Skip to main content

RNA regulation during viral infection

Periodic Reporting for period 2 - VIRUSES AND RNA (RNA regulation during viral infection)

Reporting period: 2021-01-01 to 2022-06-30

Viral infections are responsible for significant morbidity and mortality and frequency and impact of epidemics are expected to increase. This is evidenced by the current SARS-CoV-2/COVID-19 pandemic. Thorough understanding of basic virology is critical for informed development of prevention and control. Most systematic studies of virus-host interactions have focused on proteins, however, with recent methodological advances the intersecting fields of viral infection and RNA biology hold great promise for basic and therapeutic exploration. The goal of this application therefore is to discover and dissect RNA-based virus-host interactions and related regulatory mechanisms of gene expression.
Micro-RNAs (miRNAs) fine-tune gene expression by repressing messenger RNA (mRNA) targets. However, cellular miRNAs increase translation and replication of certain viruses. Thus, hepatitis C virus (HCV) critically depends on the liver specific miR-122, which emerged as a therapeutic target. Further, HCV sequesters enough miR-122 to indirectly regulate cellular gene expression. I hypothesize that this RNA-based mechanism contributes to virus induced liver cancer, and aim to address this using our recently developed rodent model for HCV infection (Aim 1). Better understanding of viral RNA (vRNA) interactions could significantly contribute to basic infection biology and novel therapeutics. I therefore aim to systematically identify vRNA interactions with other cellular RNAs and proteins (Aim 2). I expect to identify interactions of value for functional regulation and therapeutic targeting. I finally hypothesize that translation of certain cellular mRNAs – similarly to viruses – increase upon miRNA binding, and aim to systematically screen for such virus-like alternative regulation, with potential to change understanding of post-transcriptional regulation (Aim 3).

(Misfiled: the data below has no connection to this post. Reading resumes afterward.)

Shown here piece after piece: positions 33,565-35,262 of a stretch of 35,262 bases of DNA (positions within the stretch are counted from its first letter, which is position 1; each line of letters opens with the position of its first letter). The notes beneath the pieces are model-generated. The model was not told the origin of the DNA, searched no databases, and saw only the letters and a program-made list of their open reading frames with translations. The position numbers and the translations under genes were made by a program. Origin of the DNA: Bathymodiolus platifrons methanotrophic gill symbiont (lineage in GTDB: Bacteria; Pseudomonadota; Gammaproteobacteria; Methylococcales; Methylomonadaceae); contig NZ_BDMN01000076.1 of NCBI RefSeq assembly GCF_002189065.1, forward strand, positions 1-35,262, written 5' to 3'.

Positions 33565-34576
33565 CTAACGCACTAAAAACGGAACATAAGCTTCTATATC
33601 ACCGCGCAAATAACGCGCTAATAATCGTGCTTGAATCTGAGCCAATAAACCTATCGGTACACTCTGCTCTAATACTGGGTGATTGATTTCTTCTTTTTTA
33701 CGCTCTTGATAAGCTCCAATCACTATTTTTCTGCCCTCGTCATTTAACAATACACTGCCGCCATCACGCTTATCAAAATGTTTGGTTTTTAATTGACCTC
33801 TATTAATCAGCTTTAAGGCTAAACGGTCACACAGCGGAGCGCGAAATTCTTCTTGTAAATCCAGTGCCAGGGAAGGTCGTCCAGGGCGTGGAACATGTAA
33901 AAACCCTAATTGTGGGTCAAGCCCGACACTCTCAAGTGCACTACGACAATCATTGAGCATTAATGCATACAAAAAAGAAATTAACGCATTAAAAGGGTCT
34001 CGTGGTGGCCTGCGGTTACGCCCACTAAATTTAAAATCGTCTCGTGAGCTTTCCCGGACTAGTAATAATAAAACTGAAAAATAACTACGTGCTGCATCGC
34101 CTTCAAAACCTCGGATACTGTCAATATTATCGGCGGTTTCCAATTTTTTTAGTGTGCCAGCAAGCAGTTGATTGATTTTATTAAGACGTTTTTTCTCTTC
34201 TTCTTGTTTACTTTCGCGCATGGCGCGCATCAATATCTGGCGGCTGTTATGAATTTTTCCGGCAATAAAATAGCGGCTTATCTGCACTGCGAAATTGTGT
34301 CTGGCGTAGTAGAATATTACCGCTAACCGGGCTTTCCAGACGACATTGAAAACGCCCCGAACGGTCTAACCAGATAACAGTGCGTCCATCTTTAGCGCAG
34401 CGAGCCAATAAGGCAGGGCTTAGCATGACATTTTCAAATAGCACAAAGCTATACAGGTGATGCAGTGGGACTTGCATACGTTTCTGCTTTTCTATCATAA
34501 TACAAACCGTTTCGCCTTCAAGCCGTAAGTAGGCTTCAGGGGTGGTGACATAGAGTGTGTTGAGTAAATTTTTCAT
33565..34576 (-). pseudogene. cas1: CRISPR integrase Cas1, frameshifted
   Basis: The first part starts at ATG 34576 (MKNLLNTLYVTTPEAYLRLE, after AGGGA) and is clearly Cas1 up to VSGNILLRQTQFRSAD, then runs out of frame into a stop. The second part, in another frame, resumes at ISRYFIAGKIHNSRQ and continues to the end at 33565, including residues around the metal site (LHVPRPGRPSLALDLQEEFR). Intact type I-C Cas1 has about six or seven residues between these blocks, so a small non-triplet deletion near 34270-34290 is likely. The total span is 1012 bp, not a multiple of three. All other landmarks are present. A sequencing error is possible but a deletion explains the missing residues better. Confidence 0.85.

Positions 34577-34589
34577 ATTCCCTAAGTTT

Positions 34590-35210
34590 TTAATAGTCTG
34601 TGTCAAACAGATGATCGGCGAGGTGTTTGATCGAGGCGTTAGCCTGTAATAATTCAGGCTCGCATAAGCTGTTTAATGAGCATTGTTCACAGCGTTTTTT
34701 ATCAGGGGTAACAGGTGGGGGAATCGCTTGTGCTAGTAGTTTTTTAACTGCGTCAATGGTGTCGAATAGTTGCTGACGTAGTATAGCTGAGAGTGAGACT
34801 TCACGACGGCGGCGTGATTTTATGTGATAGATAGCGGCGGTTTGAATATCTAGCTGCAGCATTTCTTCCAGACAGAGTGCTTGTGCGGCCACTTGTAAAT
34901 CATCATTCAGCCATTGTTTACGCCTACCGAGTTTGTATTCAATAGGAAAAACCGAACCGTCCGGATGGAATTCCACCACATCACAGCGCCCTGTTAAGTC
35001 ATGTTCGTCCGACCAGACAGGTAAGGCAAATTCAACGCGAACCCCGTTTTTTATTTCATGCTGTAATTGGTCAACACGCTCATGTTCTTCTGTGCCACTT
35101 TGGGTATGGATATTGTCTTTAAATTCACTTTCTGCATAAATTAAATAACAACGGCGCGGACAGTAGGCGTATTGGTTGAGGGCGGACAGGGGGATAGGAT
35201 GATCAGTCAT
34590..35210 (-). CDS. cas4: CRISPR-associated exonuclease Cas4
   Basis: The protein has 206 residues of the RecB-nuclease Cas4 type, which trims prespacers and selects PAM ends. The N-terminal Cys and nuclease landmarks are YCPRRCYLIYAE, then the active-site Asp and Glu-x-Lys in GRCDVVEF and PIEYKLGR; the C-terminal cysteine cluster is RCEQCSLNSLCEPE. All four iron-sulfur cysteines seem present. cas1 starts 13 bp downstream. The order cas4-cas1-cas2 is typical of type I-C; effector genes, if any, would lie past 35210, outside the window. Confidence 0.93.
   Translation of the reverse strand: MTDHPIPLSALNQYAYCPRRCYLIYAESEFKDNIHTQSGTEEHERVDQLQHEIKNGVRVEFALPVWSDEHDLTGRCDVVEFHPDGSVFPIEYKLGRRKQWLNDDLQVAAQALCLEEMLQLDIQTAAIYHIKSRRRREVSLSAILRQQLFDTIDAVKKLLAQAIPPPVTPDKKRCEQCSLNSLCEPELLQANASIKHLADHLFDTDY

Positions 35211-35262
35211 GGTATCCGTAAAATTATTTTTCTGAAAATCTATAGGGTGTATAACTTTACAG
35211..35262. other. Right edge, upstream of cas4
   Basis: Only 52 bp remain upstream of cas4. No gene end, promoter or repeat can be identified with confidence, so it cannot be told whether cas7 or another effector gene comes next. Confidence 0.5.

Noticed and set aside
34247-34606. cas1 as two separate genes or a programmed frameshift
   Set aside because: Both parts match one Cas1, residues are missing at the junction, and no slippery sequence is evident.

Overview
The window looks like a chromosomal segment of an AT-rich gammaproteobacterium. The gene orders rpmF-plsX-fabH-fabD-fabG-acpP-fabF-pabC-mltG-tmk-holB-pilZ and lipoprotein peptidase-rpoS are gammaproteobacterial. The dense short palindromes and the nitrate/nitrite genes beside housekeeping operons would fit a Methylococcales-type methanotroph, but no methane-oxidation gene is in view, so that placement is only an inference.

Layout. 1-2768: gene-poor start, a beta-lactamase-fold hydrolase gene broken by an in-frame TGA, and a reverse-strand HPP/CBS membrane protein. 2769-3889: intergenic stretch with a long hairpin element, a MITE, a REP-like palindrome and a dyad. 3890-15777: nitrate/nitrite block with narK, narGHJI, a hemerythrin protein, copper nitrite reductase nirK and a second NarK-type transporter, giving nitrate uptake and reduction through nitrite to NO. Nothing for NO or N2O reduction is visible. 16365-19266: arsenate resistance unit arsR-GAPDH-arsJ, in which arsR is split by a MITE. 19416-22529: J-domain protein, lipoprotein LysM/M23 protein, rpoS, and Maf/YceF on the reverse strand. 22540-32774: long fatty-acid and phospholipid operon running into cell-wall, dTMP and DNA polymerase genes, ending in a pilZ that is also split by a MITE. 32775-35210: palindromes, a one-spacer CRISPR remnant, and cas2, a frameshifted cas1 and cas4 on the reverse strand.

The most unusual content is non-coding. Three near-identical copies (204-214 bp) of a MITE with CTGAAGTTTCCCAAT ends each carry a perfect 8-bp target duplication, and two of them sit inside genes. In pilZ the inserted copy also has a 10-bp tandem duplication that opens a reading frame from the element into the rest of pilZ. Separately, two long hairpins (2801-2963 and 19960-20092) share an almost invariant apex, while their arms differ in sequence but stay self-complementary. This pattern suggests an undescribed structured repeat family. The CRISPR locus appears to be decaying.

In conclusion, this high-risk high-gain project has potential to shape novel dogmas for virus and RNA biology and to identify novel RNA-based therapeutic targets; a promising upcoming field of discovery.
The over-arching objective of this grant is to discover and understand RNA level virus-host interactions and related regulatory mechanisms of gene expression.
In Aim 1, we aim to characterize indirect cellular gene regulation through viral miRNA “sponging” in vivo. Hepatitis C virus (HCV) directly binds, and critically depends on, the cellular micro-RNA, miR-122. In addition to its direct use of this host factor during viral replication, we hypothesize that HCV sequesters or “sponges” miR-122 away from its normal targets. This is particularly interesting, given that miR-122 knock-out mice spontaneously develop liver diseases, including cancer, similarly to HCV patients. Thus, virus induced miR-122 sponging may be an RNA-based mechanism providing an environment fertile for liver cancer. However, this is not easily addressed in patients, since all HCV isolates bind miR-122. To enable studies of causative links, we therefore employ a rat/mouse model of rodent hepacivirus (RHV); a virus that is similar to HCV. Here, we have performed a number of studies in vitro and in vivo to improve characterization and understanding of the RHV model. We further have advanced towards development of miR-122 independent RHV, which will enable comparison of the role of miR-122 sponging on gene regulation and pathogenesis in vivo. In addition, we have developed in vitro systems for cultivation of RHV. These enable miRNA selection experiments in a more high-throughput manner. Finally, we have used experimental infection with equine hepacivirus in horses to demonstrate that a miR-122 sponge effect indeed is observable by RNA-seq of liver biopsies in vivo.